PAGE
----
It is good that the low level of applications has been flagged. Let's hope that, by reducing the level of complexity of the Patent Box and by raising awareness of its availability, this state of affairs can be changed.

Sunday, 2 October 2016

September's Aistemos blogposts: a handy summary

We say goodbye to September with happy memories of a busy month of which the star feature was our keynote "More value, less cost" webinar on IP due diligence [you can follow it in full, complete with visuals, here]. But IP diligence was far from the only topic on which we blogged. In keeping with our regular practice, here's a list of the previous month's substantive Aistemos blogposts, for your convenience if you have been away or simply too busy to follow them in real time.


Each blogpost listed below comes with a moderated comment facility, so please feel welcome to respond to anything you read, whether you disagree with it, wish to amplify or clarify its points, or merely provide further links to relevant material.

To check each post out, just click the title:


***   Wednesday, 28 September 2016   Swayed in Sweden? Making the case for Industry 4.0

Following the conclusion of this year's CIP Forum, Aistemos CEO Nigel Swycher, who was honoured to be one of the presenters in this prestigious invitation-only event, gives an insight into some of its features and offers some data on the growth and spread of patents for some relevant areas of Industry 4.0 (= Internet of Things) technology.

***   Sunday, 25 September 2016   More value, less cost: IP due diligence, unexpurgated

Earlier this month Aistemos held a webinar examining IP analytics in the context of due diligence and the savings that can be made in patent portfolio management when this task is carried out. This blogpost carries links to the recording of the webinar -- which lasts around half an hour -- as well as the accompanying PowerPoints.

***   Thursday, 22 September 2016   Wake up and smell the fertilizer? Big changes ahead for agribusiness

Agribusiness is big business for several reasons. Most obviously, there are over 7 billion people on this planet and they all consume food that someone, somewhere has grown.  Producing more food, better food and cheaper food is therefore a market that will likely continue for as long as the human race continues to exist.  This blogpost looks at the way the biggest players in this sector jostle for control, focusing on their patents.


***   Saturday, 17 September 2016   IP in Africa: a golden opportunity to make an impact?

Over 800 intellectual property books recently found their way to the Africa University, Zimbabwe.  This blogpost points out that educating our colleagues in Africa with regard to the benefits of IP analytics, as well as listening to what they have to say about their own problems and how to address them, is an ongoing project to which all can contribute.

***   Thursday, 15 September 2016   DSC disruption? Close shaves and cutting-edge patents

Developments in the lucrative male grooming market have caught the headlines for many reasons. However, little attention has been given to the spread of patents that lie beneath the surface of the literally cut-throat competition that drives technological progress in a market that is not only global but has the extra attraction of products that their users must regularly replace. Deploying the Cipher patent analytics tool, we take a look at some of the market's salient features.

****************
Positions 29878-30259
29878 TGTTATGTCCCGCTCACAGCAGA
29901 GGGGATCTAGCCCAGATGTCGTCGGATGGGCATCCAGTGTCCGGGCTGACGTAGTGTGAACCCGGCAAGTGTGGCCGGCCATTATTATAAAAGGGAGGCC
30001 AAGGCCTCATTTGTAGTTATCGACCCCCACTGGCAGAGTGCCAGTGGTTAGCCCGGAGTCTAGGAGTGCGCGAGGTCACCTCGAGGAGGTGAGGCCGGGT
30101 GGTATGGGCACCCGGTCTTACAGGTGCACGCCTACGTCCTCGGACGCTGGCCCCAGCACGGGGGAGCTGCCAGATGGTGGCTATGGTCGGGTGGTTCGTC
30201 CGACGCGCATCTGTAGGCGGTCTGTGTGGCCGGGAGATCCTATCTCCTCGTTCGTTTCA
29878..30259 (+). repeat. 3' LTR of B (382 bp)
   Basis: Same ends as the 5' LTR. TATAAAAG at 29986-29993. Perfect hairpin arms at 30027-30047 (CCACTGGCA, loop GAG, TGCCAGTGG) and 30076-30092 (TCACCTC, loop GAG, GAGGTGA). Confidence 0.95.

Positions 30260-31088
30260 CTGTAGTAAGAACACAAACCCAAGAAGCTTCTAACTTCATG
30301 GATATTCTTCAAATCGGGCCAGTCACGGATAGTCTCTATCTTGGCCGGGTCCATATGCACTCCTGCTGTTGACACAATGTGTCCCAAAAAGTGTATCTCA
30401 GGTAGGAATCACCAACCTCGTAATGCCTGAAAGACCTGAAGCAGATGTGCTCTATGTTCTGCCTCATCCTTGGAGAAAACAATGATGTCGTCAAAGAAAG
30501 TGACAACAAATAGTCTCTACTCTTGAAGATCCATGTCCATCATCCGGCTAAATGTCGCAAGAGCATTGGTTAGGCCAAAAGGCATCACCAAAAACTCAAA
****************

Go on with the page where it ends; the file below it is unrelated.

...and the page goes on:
***   Tuesday, 13 September 2016   Patent litigation and damages in the US: cause for migration?

The Final Report of the Berkeley Center for Law & Technology Patent Damages Workshop (UC Berkeley Public Law Research Paper No. 2823658) has been written up for publication in a forthcoming issue of the Texas Intellectual Property Law Journal. The Aistemos blogteam takes note of it and adds a couple of comments of its own.


***   Friday, 9 September 2016   Due diligence: so essential, so easily overlooked

"Due diligence is a critical tool when entering into an M&A transaction". So says Mark Scott, this being the title of a Smart Business article where he interviews Elizabeth G. Yeargin (Partner in Ohio law firm Brouse McDowell). This message is scarcely hot news, which is actually quite depressing. Due diligence is indeed a critical tool, not just for M&A transactions but for many other tasks -- but it is increasingly apparent that many people in the business world seem to forget it almost as quickly as they heard it.  It should not be any more necessary to tell corporate decision-makers that due diligence is a critical tool than to remind them to get dressed before going out to work, or to turn their cellphone on before trying to make a call -- a point which this blogpost strongly endorses.

***   Thursday, 8 September 2016   Cipher User Conference 2016: a rallying-point for IP analytics believers

We preview the October get-together of users of the Cipher IP analytics tool. 

***   Tuesday, 6 September 2016   The language of innovation: whose responsibility is it?

"When Innovation Meets the Language of the Corner Office", posted by Berkeley academic Dave Rochlin on the MIT Sloan Management Review [available here], asks a question on which many of us have pondered: "What are the best ways to tailor the language of innovation to the executive suite?"  This blogpost wonders whether too little is expected of C-suiters, who seem quite able to grasp more complex concepts than IP innovation when they are not at work.

***   Thursday, 1 September 2016   Putting a price on Copaxone: pharma patents at a premium?

"Teva Plunges After Two U.S. Copaxone Patents Invalidated", posted to Bloomberg by Susan Decker and Catherine Larkin, tells the tale of another stock price fluctuation in the wake of a patent invalidation decision. Whether the 3% drop in Teva's value constitutes a 'plunge' or something less dramatic -- or indeed whether a larger fall could have been expected, given Copaxone'spredicted level of contribution to Teva's profits -- are questions for debate between headline writers and financial analysts, but any movement in stock value that follows a legal ruling on the validity of an intellectual property right is a topic that attracts the attention of this weblog.